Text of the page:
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Credit: Ayin leZion | wikimedia commons
Two Views on the Founding of Israel, Understanding Yazidis, and More
August 22, 2014
Summary: Why Palestine was partioned in 1948, and what happened afterwards. Plus, the religious beliefs of the Yazidis, the tiny Kurdish minority under attack by the Islamic State.
Credit: Rudi Weissenstein | Wikimedia Commons
The 1948 Partition: A Jewish View August 22, 2014
We can see the violence in Israel and Gaza as aftershocks of a decision made nearly 70 years ago: to split the British Mandate of Palestine in two--one part Jewish, one part Arab. This week, two experts take us back to the years leading up to the late 1940s, when arguments flew back and forth about why and how to create a homeland for the Jewish people on that particular parcel of land. We begin with the Jewish perspective, and the desire to find a safe haven after the Holocaust.

Pictured: David Ben-Gurion announcing the new State of Israel on May 14th, 1948. He stands beneath a portrait of Theodor Herzl, the founder of modern Zionism.

Michael Brenner, director of the Center for Israel Studies at American University
Credit: gnuckx | flickr
The 1948 Partition: An Arab View August 22, 2014
Every year, Jewish Israelis celebrate Israel Independence Day, the day in 1948 when Israel was founded as a homeland for Jews. But Palestinians call it by another name: Nakba Day, which means “Day of the Catastrophe.” To many of them, this day marks a time when hundreds of thousands of Palestinians fled or were uprooted from their homes. A Palestinian peace activist shares the Arab view of Israel's creation.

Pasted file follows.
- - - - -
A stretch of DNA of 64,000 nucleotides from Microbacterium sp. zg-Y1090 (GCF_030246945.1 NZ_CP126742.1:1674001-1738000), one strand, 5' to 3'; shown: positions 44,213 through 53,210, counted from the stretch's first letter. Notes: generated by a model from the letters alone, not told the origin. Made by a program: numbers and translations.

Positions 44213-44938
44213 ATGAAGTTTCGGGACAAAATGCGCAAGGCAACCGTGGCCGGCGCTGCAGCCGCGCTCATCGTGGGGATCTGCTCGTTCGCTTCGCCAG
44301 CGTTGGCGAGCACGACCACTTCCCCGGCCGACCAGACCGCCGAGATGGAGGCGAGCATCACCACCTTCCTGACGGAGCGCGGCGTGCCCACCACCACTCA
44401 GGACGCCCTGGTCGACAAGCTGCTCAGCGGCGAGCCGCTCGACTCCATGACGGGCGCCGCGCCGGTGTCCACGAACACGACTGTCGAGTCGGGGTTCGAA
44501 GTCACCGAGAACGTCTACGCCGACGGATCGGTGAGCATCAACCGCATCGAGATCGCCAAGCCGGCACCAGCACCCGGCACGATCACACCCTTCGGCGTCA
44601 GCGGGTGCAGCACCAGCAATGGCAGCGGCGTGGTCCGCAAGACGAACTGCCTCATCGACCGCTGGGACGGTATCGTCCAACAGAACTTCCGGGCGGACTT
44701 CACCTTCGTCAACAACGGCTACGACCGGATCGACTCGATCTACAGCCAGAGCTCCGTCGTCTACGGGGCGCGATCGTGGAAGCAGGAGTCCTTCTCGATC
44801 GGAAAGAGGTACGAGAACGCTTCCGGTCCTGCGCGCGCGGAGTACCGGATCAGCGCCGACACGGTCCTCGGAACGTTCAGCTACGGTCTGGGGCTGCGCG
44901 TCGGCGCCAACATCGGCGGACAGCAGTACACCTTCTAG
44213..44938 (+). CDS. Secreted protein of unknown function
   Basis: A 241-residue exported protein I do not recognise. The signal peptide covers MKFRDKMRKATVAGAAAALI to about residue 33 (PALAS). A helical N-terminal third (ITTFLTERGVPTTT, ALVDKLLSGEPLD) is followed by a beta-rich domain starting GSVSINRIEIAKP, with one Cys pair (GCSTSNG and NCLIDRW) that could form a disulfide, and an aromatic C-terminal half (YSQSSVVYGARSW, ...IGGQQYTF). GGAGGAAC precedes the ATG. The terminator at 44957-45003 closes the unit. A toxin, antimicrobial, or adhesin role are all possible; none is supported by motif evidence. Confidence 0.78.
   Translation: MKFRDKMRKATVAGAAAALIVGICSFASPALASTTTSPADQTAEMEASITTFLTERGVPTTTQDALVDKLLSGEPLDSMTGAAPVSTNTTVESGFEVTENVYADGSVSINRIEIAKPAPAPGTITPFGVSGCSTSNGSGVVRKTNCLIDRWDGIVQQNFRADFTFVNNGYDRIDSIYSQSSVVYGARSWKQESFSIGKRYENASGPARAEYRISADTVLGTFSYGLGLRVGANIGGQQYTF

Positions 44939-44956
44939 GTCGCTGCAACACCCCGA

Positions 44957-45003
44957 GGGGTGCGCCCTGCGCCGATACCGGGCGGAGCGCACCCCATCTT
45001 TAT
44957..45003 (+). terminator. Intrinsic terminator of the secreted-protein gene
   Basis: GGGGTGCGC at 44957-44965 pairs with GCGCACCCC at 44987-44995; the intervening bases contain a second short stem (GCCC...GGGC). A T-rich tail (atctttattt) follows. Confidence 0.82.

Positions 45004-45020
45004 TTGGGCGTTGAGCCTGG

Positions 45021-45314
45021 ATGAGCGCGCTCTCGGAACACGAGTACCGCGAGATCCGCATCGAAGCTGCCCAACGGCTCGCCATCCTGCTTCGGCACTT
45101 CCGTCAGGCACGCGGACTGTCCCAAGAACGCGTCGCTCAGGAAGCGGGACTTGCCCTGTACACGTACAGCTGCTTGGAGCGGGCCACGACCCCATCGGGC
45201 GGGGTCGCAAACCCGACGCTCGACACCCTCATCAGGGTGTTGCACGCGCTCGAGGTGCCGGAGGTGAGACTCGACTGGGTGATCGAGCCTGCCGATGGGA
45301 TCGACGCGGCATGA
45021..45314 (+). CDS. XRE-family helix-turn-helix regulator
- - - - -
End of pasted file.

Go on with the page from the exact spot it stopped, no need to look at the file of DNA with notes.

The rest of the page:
Aziz Abu Sarah, Executive Director of the Center for World Religions, Diplomacy, and Conflict Resolution at George Mason University
Credit: Alberto Alvarez-Perea | flickr
Self-Reflecting on the Gaza Crisis August 22, 2014
What lessons can we learn from Israel's founding that might lead us towards a more peaceful path? We bring back our two guests for some honest reflections on what their own sides can do differently.

Michael Brenner, director of American University’s Center for Israel Studies
Aziz Abu Sarah, Executive Director of the Center for World Religions, Diplomacy, and Conflict Resolution at George Mason University

Credit: Rachel Unkovic | International Rescue Committee
The Plight of the Yazidis August 22, 2014
The Yazidis represent a religion that's older than Islam; some consider the tradition the original faith of the Kurdish people. But their insular community and taboos against converts have long made them misunderstood by outsiders. Two scholars of Kurdish society introduce us to the Yazidi's beliefs, and tell us why they're being targeted by Islamic State rebels in Iraq.

Pictured: An Iraqi Yazidi girl with her family at the Newroz refugee camp in Syria, on August 15th.

Matthew Barber, Ph.D student in the department of Near Eastern Languages and Civilizations at the University of Chicago
Christine Allison, Professor of Kurdish Studies at the University of Exeter in Great Britain